Means of Grace, Hope of Glory

Saturday
Jun292013

Two misleading mental models on leadership

Also possibly deceptive, mistaken, and untrue.

There are a number of mental models about leadership that undercut some priests and bishops. Here are two.

  1. They will do more if I do less
  2. It’s possible to have a human system without a hierarchy

Mental models are images we carry around in our head that help us make sense of our experience. They are a representation for us of that reality. They simplify reality. Our understanding of ourselves, others, the work we do, and what information is important largely depends on how we have conceptualized our experience. We have created a kind of subconscious hypothesis about how things work. Mental models are necessarily based on incomplete information coming from the limitations of our experience. It’s selective perception.

All priests and bishops have mental models about leadership as it relates to their role in the parish or diocesan system. Some are useful and others lead to confusion and poor leadership.[i]

 

 

They will do more if I do less

This is the idea that “followers” will take more responsibility and participate more if I, the formal leader, do less. It’s rarely true and when it is what happens it usually comes with a lot of resentment. People wonder why they are paying that salary.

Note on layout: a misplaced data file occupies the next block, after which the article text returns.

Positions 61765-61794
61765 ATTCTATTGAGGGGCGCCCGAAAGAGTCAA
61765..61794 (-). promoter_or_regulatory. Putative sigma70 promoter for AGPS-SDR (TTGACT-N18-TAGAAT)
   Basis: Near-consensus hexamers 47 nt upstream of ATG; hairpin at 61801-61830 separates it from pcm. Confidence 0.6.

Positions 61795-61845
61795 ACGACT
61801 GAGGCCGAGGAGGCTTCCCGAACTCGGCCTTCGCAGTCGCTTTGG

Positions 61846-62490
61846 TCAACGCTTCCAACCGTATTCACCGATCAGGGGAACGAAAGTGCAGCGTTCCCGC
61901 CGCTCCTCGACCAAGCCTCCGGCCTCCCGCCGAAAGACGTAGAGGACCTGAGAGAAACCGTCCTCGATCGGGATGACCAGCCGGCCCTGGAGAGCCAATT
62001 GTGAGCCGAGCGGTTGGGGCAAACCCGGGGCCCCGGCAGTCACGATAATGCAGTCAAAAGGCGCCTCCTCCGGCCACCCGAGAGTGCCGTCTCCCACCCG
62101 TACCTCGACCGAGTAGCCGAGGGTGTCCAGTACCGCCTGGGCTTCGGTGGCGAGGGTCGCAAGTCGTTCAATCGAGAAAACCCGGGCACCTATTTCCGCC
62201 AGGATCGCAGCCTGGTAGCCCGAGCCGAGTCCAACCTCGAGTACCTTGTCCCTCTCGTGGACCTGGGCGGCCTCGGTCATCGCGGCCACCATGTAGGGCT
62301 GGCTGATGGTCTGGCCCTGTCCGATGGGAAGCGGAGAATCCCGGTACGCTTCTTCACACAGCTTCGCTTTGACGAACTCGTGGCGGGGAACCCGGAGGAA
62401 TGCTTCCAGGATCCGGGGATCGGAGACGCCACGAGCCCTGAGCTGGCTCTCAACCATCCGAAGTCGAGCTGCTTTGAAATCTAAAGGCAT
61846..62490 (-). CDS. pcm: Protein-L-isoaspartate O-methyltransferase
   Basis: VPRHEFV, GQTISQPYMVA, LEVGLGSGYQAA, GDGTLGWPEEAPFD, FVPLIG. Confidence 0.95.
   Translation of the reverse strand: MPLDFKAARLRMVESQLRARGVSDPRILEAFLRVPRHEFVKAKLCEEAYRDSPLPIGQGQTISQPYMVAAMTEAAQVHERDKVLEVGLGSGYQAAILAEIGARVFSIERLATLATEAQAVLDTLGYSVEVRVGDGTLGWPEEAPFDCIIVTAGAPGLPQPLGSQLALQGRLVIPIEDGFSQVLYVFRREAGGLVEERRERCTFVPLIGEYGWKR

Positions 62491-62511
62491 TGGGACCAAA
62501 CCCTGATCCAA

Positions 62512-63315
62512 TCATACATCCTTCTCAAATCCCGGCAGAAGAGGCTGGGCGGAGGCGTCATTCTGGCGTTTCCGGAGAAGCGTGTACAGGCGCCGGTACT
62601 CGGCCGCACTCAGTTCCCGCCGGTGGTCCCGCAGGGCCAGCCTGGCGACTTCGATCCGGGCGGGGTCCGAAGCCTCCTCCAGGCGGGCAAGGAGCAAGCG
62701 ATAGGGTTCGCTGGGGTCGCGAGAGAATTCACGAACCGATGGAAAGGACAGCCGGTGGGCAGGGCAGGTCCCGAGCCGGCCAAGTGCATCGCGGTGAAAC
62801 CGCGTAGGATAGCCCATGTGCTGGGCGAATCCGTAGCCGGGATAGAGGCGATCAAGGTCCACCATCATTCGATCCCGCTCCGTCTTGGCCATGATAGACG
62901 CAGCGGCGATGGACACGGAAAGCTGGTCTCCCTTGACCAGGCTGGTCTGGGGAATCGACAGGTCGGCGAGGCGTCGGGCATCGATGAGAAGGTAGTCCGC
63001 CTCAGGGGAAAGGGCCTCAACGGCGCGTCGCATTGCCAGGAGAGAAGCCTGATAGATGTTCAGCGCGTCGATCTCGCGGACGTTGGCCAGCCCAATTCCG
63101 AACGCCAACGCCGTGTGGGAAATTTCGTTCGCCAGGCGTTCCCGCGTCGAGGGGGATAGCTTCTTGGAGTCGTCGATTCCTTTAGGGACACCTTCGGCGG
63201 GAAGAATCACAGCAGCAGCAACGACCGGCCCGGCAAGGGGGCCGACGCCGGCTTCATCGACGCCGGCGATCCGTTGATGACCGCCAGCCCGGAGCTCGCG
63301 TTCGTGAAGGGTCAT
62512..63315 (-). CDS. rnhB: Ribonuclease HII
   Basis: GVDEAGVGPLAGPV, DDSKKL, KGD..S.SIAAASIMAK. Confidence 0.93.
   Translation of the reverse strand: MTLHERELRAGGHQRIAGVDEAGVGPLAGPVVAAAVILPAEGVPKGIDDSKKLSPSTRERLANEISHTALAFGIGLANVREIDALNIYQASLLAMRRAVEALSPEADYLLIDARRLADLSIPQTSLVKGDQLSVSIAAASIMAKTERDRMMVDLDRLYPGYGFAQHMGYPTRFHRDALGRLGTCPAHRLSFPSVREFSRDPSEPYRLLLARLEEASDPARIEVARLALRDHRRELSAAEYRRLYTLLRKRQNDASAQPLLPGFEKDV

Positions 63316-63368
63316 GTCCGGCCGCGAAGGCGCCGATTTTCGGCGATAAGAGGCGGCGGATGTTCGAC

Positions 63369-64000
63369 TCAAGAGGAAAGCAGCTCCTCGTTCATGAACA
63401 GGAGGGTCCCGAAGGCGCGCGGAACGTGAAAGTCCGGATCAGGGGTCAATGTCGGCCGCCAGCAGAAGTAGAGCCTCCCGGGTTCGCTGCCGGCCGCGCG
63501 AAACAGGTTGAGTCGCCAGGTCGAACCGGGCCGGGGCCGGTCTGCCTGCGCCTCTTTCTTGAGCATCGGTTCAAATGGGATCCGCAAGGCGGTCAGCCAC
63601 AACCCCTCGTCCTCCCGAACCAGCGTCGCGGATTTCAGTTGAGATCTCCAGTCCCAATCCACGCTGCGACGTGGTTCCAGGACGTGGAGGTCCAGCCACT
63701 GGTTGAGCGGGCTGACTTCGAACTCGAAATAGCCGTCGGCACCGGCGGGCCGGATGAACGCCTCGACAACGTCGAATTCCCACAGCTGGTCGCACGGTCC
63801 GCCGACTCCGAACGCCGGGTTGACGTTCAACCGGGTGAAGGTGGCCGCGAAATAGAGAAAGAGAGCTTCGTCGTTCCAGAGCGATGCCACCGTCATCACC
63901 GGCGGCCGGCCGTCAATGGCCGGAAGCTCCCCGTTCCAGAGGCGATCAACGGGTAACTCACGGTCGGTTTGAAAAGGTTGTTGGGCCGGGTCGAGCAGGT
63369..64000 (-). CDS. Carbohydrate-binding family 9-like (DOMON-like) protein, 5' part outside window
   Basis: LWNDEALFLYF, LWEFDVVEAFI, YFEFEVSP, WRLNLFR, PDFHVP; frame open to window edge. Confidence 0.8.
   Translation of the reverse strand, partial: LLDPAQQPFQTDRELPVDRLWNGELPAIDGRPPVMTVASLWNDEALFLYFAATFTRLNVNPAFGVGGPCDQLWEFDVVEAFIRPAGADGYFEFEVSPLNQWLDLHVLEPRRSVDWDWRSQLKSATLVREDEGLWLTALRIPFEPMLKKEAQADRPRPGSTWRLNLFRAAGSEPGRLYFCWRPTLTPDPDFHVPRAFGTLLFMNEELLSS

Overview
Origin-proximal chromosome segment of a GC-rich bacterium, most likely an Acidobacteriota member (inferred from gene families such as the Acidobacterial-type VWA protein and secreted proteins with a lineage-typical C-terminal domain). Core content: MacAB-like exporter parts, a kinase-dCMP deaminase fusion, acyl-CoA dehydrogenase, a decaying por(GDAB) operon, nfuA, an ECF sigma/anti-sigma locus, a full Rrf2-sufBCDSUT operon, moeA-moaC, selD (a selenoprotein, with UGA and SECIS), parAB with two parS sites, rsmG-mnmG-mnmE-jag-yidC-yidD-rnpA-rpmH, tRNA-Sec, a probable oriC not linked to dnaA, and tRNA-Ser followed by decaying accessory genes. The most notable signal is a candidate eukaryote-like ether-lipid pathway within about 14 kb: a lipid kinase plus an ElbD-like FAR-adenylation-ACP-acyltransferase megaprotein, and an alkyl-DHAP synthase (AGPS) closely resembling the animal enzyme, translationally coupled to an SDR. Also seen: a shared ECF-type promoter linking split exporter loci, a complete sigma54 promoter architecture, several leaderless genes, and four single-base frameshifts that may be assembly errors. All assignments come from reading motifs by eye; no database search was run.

Both/and

The goal is: strong rectors, strong laity; strong bishops, strong dioceses. It’s both/and not either/or.

Strong leaders do not ensure strength among followers and others involved in parish and diocesan affairs. But neither will weak or withdrawn leadership. It is however, certain that without strong leaders we rarely see strong parish or diocesan systems.

“He must increase, but I must decrease”[ii] is the biblical proof texting to justify our lack of self-confidence or maybe in some cases our laziness.

The need in your parish is for strong priestly leadership and strong lay leadership. The need in the diocese is for strong Episcopal leadership and for other strong centers of influence and power.

In fact the actual empowerment of people requires strong leadership at the top. It doesn't happen by magic it happens through the development of people and in the institution of structures and processes that encourage shared leadership and participation.